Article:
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The go target is currently unstable and not suitable for production use.

Go is not a common object-oriented language: the language currently only supports composition, not extension. On the other hand, the jsii type system includes classes and interfaces, which are typically associated with extension-based programming models.

In rare circumstances, Go developers may find themselves in a situation where they must implement an abstract base class, extend some class in order to override a method or property, or implement a jsii interface.

Implementing jsii interfaces

Implementing jsii interfaces leverages the idiomatic go way to implement interfaces: define all the necessary methods on the implementing go struct, and the value can be used naturally.

There is a single restriction: all such implementation methods must be defined using a pointer receiver, or a runtime error may occur:

Assuming you are consuming a jsii module that defines the following:

package jsiimodule

import (

type IGreeter interface {
  Greet(greetee string)

// ...
func NewMajestyGreeter(greeter IGreeter) MajestyGreeter {
  // Omitted for brevity

// Does something with the IGreeter that was provided at construction time
func (m MajestyGreeter) Announce(who string) {
  m.greeter.Greet(fmt.Sprintf("Your Royal Highness %s", who))

You can implement this interface natively in go as:

package main

import (


type greeter struct {
  _ byte // padding

// IMPORTANT - this function has a pointer receiver!
func (g *greeter) Greet(greetee string) {
  fmt.Printf("Hello, %s!\n", greetee)

func main() {
  g := &greeter{}

  // Simply pass the instance though, it "just works".
  mg := jsiimodule.NewMajestyGreeter(g)

  mg.Announce("Elizabeth II")

Extending and overriding classes


Leveraging extension and override goes against the design principles of the go programming language. We advise you avoid using this mechanism unless you have determined that there is no way to achieve the desired result with composition.

In particular, if the only element you need to override on a class is it's constructor, you should simply decorate this constructor instead of using the extension and overrides mechanism. For example you can declare an AWS CDK construct (that does not declare new properties or methods) in the following way:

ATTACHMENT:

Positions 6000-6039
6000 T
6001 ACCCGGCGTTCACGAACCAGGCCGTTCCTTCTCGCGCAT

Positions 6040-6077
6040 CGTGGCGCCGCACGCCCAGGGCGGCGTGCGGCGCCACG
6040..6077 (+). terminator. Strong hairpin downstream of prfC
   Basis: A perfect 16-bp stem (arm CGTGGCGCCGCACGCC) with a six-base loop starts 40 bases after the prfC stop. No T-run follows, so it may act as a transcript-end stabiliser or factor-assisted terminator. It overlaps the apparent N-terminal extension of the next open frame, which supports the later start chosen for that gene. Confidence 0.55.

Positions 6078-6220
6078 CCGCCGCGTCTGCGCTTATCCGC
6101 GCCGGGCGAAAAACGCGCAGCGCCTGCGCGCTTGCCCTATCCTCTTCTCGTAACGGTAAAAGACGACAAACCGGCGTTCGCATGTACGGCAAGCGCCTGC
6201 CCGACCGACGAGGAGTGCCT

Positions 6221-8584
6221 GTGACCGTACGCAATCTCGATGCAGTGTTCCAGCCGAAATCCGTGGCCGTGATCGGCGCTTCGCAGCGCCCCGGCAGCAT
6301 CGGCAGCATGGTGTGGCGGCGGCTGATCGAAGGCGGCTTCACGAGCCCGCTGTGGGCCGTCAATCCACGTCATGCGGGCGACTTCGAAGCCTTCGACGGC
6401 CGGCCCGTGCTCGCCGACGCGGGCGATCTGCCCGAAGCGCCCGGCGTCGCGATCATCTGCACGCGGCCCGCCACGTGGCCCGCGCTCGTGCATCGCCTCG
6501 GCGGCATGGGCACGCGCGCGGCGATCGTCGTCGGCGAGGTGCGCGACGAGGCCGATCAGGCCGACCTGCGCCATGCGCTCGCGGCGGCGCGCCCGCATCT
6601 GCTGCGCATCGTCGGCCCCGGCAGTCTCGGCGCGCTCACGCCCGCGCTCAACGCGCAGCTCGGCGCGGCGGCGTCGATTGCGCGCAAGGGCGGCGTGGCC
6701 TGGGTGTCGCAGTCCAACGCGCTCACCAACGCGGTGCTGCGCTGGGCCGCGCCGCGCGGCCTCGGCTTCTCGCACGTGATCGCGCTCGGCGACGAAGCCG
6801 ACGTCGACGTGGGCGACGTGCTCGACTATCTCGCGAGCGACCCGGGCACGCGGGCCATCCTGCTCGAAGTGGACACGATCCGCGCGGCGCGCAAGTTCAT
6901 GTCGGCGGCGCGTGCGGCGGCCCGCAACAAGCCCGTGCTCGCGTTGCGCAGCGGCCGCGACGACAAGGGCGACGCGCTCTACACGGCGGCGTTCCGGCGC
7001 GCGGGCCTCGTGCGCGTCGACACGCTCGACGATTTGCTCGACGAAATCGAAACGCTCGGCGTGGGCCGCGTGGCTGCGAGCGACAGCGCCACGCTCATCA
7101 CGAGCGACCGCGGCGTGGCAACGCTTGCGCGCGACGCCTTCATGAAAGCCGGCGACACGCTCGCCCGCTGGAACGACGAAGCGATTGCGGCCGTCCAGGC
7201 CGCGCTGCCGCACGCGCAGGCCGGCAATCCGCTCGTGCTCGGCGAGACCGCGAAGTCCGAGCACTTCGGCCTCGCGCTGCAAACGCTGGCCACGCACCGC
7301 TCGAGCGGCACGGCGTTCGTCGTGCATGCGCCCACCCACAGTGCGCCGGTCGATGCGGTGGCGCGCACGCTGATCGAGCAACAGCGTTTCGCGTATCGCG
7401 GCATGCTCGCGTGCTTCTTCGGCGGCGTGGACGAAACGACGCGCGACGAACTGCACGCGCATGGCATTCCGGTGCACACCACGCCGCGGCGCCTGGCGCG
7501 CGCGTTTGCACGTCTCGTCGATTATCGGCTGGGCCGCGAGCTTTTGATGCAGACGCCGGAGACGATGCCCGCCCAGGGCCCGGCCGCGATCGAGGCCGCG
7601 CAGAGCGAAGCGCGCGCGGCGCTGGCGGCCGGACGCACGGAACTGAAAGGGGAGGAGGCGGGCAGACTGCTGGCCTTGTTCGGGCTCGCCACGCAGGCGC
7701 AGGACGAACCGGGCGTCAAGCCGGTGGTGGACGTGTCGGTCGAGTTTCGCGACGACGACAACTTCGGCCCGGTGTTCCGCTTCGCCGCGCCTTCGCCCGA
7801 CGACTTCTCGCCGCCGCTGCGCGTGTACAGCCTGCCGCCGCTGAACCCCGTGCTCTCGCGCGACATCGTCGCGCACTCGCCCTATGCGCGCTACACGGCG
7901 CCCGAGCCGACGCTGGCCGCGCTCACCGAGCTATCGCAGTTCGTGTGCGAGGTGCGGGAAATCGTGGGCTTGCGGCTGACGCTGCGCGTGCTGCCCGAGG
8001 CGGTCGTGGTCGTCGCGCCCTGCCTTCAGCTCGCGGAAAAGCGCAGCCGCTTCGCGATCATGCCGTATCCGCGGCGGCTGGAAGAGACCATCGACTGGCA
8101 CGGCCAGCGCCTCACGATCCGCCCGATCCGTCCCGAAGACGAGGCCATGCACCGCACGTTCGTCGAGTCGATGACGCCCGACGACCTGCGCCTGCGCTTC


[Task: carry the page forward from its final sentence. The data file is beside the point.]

package cdkapp

import (

// Optional: alias the type for clarity
type CustomBucket s3.Bucket

// Imagine this builds an S3 bucket with "special" defaults. It does not
// accept s3.BucketProps, instead those are hard-coded in the constructor
// itself. It could also accept a different properties object, to allow for
// user settings?
func NewCustomBucket(scope core.Construct, id string) CustomBucket {
  return s3.NewBucket(scope, id, s3.BucketProps{
    // ... customized properties

Classes that are open for extension (including abstract base classes) have a special overriding constructor that can be used when building sub-classes. This override constructor is expected to be called from within the child class constructor that you are writing. This constructor is named using the following convention: New<ClassName>_Override, and receives the overriding struct instance as the first parameter.

The go struct that extends the base jsii class must anonymously embed the jsii class' go interface. All overridden method must be defined using a pointer receiver.

Assuming the following abstract base class:

package jsiimodule

type AbstractBaseClass interface {
  // Those members have implementations provided, you *may* override them